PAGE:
Before & After: A Dirty Disaster of a Space Transforms into a Beautiful Butler’s Pantry
Anybody lucky enough to have a pantry to call their own knows that pantries can play out their own Dickensian version of, “It was the best of times, it was the worst of times.” A well-organized pantry can make even something as mundane as storing food or getting a can of tomato paste a pleasant task. A helter-skelter pantry, on the other hand, can cause stress and frustration every single time you go to put groceries away or cook.
Christina Riley (@thechrisrileyproject) experienced this firsthand and not only made her pantry functional, but also a thing of joy and beauty. She describes the impetus for her project: “Five kids and two years of mostly being home made me realize that this space did nothing for me. No one could find anything. It was always dirty. There was way too much junk. I finally just had enough.”
Although her pantry was a great size, Christina says that “the 30-year-old particle board utility shelving showed its age (and a lot of other gross things).” Additionally, while the “endless shelves” were great, they “were so deep that things got lost, couldn’t be moved up or down to allow for different organizers, and the extra deep, dark corners meant anything pushed back into them was forgotten.”
And that wasn’t all. “The unfinished bottom meant appliances were placed on the floor and also allowed crumbs and dust bunnies to collect. The extra space ended up becoming a catch-all for all the things that didn’t have a designated home,” says Christina. In short, the pantry felt like a disaster.
To address the pantry’s issues, Christina used her budget of $500 to turn it from a dingy space into a dreamy butler’s pantry — all in just three short weeks! Her goals? “I had two requirements: a beverage fridge and counter space. I wanted a clean and organized space, everything labeled, and I also wanted an appliance tower.”
The most difficult part of the project was the demolition. “Two-inch nails were everywhere,” she recalls. “Once the pantry was cleared out, the hardest part was figuring out a plan that gave me the most useful layout and met all of my requirements. Because lumber is so expensive, we reused everything we tore out. Particle board was cleaned, sanded down, primed, and painted. I reused a cabinet base that we had in storage and I built new faces for the drawers.”
They used leftover lumber from other projects too. “Once we started building, the process went very quickly,” she shares. Christina also reached out to VT Industries and was graciously gifted a marble-looking countertop.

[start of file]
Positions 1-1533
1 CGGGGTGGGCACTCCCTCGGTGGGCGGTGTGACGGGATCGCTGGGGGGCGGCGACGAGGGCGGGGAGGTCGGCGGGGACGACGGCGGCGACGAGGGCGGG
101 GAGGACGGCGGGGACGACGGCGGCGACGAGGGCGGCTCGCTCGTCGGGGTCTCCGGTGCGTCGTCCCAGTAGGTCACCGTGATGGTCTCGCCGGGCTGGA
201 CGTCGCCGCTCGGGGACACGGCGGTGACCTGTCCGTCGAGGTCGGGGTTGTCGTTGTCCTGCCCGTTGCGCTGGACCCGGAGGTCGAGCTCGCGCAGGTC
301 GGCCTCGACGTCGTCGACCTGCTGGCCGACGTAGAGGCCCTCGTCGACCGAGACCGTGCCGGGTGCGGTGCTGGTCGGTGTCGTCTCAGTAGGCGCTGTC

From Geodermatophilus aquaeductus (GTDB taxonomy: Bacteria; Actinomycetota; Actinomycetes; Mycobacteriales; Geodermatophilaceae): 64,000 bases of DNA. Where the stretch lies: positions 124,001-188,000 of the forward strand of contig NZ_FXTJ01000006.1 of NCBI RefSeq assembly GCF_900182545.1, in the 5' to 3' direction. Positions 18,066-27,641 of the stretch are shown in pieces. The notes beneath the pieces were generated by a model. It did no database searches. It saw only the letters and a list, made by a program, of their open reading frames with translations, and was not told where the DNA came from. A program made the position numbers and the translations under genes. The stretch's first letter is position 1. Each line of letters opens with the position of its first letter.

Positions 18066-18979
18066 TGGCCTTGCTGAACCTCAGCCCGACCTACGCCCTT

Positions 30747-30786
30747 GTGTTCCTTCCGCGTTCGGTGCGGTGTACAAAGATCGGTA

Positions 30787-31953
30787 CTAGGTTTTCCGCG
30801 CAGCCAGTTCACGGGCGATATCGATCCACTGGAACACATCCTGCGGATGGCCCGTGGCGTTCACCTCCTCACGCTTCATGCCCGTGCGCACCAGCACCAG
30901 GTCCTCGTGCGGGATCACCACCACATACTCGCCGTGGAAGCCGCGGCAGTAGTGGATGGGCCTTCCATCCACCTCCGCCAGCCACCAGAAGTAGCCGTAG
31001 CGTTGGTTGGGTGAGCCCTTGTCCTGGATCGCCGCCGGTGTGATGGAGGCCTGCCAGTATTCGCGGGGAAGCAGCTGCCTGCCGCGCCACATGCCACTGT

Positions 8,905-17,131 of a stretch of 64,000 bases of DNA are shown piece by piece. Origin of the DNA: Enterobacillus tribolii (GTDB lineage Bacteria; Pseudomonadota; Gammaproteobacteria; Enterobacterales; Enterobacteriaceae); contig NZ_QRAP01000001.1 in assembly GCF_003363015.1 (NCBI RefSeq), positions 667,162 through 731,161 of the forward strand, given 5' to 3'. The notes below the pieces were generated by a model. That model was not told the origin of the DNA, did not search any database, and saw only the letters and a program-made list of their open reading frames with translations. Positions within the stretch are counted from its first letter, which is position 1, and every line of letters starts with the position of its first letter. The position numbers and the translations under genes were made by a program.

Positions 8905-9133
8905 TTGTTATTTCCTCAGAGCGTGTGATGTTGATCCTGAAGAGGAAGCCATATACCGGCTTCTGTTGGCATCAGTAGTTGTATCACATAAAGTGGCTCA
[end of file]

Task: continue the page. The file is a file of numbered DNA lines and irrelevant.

Her favorite part of the project was “organizing the contents and labeling the baskets. I love organized spaces and I don’t know why I didn’t tackle this sooner!” She also appreciated the functionality brought on by the appliance tower and turntables: “The lower shelves of the appliance tower pull out for easier access. I also organized all of my spices alphabetically on what was a wasted wall space. All of the baskets are labeled and hidden Lazy Susans are in every corner.”
For those completing a similar project, Christina offers this advice: “The hardest part is getting started. So I always say, just start, just begin and do something and you will figure it out. Nothing gets done by pinning to your Pinterest board — and an organized space that works for you is worth the couple of weeks of mess.”
Asked if she’d do anything differently, Christina responds, “I can’t think of anything I’d do differently. I spaced the bottom shelf for a canned goods organizer and I took what had taken up an entire shelf now only takes up a small space. These little details make me so happy. I also love that my kids know where everything is without asking, which means they also are more intentional in putting items back.”
In the end, Christina’s pantry revamp gives her so much happiness and helps keep her pantry organized, just like taking on any DIY should do. Great job, Christina!
We want to see your organizing wins. Submit your smartest solutions here.
This post originally appeared on Apartment Therapy. See it there: Before and After: A $500 Pantry Redo Turns This Dingy Space into a Beautiful Butler’s Pantry